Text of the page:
By Jonny Lupsha, Wondrium Staff Writer
Evacuees from the Fukushima disaster deserve more, a UN expert said. She suggested the Japanese government should step up its support for displaced citizens. The 2011 nuclear disaster displaced 160,000 people.
On March 11, 2011, an earthquake and tsunami led to the meltdown of three reactors at the Fukushima Daiichi nuclear plant. The devastation was such that the tragedy earned the nickname “3/11,” similar to the September 11 terrorist attack in the United States being referred to as “9/11.”
Japanese law requires that Tokyo Electric Power Company Holdings (TEPCO) compensate evacuees, but litigation against the company is piling up in light of inadequate aid. Some are calling for Japan’s government to provide housing, jobs, and other needs to displaced people, as well, including a United Nations expert who recently concluded an investigation into related human rights conditions.
At one point, 160,000 people were displaced by the Fukushima Daiichi disaster. More than a decade later, 30,000 people remain displaced. In his video series The Rise of Modern Japan, Dr. Mark Ravina, Professor of History at Emory University, explores life after Fukushima.
So Much Drama in the LDP
In Japan, the prominent ruling power is the Liberal Democratic Party (LDP), a conservative political movement that has retained power most years since 1955. In 2009, the opposition—the Democratic Party of Japan—came into power, but by the time of the Fukushima disaster, support for the Democratic Party of Japan had cratered.
“The scope of the disaster, and government mismanagement, opened a door for the [LDP],” Dr. Ravina said. “The LDP decisively won the December 2012 elections, but once the LDP returned to power, it pretended everything was fine. The new prime minister, Abe Shinzō, returned to the status quo.”
The LDP wanted cheap electricity in order to promote the profitability of Japanese industry and it assumed it could overcome public concerns about nuclear safety after Fukushima. This was a mistake, as public opinion polls showed that 80% of Japanese citizens wanted to reduce or completely eliminate nuclear power. Literally hundreds of thousands of protestors showed up to public demonstrations.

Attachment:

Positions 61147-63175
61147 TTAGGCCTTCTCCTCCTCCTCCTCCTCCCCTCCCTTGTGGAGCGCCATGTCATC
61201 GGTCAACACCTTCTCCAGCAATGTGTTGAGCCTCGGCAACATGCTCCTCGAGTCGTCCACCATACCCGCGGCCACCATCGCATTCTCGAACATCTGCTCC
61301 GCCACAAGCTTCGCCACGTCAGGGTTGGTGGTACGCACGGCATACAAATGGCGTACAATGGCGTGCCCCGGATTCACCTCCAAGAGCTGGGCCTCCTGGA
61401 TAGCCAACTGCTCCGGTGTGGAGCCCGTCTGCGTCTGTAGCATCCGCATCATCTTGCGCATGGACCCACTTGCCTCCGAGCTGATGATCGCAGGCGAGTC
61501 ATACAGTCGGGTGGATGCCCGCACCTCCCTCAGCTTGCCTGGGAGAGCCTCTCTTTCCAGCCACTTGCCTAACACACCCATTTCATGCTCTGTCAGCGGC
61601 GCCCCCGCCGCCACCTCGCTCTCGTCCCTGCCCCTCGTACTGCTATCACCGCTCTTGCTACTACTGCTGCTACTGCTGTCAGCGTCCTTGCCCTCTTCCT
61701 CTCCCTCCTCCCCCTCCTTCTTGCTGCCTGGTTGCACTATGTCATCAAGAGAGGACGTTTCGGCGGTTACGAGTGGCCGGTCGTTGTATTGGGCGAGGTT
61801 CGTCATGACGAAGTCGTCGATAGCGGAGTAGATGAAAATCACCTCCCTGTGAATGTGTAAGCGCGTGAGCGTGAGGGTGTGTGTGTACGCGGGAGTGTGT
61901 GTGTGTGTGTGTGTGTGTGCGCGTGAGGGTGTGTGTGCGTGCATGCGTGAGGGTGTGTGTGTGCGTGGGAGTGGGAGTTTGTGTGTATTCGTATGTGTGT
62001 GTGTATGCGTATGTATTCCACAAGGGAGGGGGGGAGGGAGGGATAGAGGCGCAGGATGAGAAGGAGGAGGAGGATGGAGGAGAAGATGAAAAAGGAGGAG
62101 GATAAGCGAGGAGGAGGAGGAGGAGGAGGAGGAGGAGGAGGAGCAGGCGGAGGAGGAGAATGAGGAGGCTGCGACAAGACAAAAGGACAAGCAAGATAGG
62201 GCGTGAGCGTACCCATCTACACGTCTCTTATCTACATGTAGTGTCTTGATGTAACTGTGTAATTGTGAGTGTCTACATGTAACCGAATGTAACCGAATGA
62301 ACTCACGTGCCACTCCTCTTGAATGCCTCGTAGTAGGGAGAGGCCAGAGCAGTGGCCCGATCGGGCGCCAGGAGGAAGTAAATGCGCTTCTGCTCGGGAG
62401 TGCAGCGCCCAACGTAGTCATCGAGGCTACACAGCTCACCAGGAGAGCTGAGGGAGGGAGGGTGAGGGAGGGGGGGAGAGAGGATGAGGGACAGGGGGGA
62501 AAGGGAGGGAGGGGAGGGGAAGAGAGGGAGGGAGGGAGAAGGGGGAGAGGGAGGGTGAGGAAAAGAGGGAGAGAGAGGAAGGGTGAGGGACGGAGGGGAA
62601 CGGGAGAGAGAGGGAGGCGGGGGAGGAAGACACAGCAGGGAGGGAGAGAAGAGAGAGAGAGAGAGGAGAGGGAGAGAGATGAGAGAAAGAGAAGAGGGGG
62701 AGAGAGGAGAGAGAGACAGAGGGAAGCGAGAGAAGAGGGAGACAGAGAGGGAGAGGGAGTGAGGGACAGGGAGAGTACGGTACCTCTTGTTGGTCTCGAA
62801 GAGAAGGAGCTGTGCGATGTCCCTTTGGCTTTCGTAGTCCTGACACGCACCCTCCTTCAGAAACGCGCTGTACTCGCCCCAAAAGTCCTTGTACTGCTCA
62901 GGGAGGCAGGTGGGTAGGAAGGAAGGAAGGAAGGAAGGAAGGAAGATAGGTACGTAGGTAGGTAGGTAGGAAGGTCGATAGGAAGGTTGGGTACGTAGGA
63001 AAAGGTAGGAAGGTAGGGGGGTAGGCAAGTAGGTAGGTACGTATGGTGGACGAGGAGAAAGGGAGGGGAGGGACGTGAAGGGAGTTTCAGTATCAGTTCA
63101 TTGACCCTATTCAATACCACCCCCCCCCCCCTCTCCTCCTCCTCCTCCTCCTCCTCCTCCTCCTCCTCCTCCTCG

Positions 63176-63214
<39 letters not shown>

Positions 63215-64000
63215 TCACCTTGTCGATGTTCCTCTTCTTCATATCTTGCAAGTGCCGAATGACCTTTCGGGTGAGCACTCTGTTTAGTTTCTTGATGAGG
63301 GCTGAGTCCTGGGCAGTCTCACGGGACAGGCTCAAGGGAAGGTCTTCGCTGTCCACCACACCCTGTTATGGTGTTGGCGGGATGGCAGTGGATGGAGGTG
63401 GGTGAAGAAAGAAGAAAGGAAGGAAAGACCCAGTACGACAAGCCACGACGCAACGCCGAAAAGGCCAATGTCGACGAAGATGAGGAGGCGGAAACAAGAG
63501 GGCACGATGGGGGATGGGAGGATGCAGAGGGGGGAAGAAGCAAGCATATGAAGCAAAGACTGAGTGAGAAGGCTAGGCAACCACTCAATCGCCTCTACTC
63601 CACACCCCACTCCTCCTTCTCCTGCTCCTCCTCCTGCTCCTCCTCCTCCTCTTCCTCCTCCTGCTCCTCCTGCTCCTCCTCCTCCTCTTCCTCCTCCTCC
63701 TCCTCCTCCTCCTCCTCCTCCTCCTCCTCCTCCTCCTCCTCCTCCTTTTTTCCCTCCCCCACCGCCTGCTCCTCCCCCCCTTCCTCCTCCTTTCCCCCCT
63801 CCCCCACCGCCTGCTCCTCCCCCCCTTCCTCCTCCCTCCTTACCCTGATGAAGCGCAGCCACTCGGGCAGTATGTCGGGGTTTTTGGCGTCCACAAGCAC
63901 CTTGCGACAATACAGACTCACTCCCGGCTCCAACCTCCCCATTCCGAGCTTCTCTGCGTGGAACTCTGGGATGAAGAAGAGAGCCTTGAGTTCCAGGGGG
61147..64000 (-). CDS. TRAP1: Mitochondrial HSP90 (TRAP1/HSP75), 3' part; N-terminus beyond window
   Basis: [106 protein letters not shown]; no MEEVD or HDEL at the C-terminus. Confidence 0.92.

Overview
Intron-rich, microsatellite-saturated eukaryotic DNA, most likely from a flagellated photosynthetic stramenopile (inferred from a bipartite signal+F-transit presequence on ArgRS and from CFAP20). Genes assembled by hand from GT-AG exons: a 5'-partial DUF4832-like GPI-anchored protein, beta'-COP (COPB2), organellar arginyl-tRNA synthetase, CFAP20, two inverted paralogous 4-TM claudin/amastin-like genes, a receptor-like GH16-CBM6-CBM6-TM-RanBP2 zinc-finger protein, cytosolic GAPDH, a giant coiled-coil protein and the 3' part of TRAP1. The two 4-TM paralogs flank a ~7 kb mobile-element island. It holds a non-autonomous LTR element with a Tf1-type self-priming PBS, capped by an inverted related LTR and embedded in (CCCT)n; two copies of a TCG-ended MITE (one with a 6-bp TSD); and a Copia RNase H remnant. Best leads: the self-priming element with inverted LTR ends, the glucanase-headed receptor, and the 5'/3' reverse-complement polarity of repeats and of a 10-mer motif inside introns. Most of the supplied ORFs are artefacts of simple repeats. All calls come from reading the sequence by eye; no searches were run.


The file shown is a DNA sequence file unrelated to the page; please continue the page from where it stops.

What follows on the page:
“The breadth of the anti-nuclear sentiment blunted industry plans,” Dr. Ravina said. “It was so strong that, whereas, before 3/11, Japan’s 54 reactors had produced roughly 25% of the country’s electricity, after Fukushima, four reactors produced about 4%.”
Out with the New, In with the Old
Despite opposition, the Liberal Democratic Party proceeded to minimize alternatives to nuclear energy. For example, it quickly did away with existing government subsidies for renewable energy, especially solar power.
One outcome of these changes is that Japan has since become far more dependent on imported fossil fuels like natural gas and coal. Another outcome is that Japan soon fell behind the goals it had set for limiting greenhouse gas emissions. Much of the progress made since then has only come from reduced industrial output due to a slowing economy.
“Even a decade after Fukushima, the Japanese had no sensible plan to meet electricity demand while reducing greenhouse gases,” Dr. Ravina said. “The government and the major utilities insist that the answer has to be nuclear power. But the electorate wants the reduction—or elimination—of nuclear power.
“So the LDP’s plan is, in essence, to hope that voters forget about 3/11, so that the nuclear village can restart more plants. That’s not so much a plan as a fantasy.”
The Rise of Modern Japan is now available to stream on Wondrium.